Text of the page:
Five-thousand-year-old rock art is tucked into an outcropping 40 miles northeast of Hargeisa, the capital of this breakaway region of Somalia. But its ambiguous political status has made protecting the site especially challenging.
Hidden in the Somali desert, beneath stunning, ancient rock cave paintings, the thin trail of a snake traces a winding line across the dust. A few strands of once-protective barbed wire are pushed to the side; goat tracks abound.
Somaliland’s most prized archaeological treasures – which locals fearfully called “the place of the devils” for centuries – could not be more remote.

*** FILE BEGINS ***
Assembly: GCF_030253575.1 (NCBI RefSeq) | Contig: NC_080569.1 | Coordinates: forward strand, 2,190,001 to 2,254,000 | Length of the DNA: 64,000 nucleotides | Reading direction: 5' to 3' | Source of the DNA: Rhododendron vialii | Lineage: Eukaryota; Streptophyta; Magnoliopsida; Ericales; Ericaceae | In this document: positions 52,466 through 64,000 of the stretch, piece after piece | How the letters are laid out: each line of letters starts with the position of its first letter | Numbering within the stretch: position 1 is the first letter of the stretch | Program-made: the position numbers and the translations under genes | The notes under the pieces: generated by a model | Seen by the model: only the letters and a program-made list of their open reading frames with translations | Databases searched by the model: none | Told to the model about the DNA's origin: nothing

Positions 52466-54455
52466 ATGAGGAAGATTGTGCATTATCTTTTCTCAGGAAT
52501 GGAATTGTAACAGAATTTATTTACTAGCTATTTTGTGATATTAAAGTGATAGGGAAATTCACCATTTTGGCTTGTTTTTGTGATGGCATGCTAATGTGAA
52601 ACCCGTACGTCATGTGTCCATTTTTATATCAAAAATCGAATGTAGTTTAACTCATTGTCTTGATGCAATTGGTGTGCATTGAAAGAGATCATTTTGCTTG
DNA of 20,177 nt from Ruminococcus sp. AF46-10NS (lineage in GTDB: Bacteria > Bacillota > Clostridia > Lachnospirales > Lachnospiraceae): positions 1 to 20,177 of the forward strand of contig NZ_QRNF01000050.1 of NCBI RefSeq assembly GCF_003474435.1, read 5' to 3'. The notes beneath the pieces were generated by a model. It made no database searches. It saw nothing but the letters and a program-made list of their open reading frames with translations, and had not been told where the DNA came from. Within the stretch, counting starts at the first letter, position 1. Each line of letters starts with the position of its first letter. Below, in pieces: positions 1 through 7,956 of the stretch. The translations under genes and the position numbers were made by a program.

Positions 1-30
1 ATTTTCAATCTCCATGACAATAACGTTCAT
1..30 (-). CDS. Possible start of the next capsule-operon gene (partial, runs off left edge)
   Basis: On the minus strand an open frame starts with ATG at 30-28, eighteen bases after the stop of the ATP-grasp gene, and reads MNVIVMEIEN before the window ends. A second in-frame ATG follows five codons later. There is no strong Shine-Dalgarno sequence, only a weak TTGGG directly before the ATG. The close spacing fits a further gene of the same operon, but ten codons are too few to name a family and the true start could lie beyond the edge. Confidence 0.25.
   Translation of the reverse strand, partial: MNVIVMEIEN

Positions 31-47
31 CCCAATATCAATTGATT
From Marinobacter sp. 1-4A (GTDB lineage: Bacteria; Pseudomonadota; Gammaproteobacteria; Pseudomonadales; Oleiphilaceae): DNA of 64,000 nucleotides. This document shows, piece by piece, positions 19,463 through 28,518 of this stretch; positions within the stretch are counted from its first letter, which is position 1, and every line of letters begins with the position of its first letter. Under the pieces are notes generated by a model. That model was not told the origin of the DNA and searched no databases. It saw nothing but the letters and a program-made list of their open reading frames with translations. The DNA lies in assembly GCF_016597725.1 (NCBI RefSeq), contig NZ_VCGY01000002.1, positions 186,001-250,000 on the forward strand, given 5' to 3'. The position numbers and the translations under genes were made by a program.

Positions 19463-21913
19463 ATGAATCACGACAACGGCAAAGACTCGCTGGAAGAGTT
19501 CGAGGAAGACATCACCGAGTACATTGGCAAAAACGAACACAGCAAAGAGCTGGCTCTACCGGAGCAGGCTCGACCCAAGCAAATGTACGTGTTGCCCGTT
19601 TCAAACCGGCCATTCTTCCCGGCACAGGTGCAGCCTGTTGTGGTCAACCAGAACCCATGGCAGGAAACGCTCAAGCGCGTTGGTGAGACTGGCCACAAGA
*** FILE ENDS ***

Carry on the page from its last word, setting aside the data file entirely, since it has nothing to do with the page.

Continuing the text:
Exposed to the elements, the colors have changed since caretaker Musa Abdi Jama first saw them at a distance in 1969. Back then, everyone in the local villages thought the place was haunted. No one visited.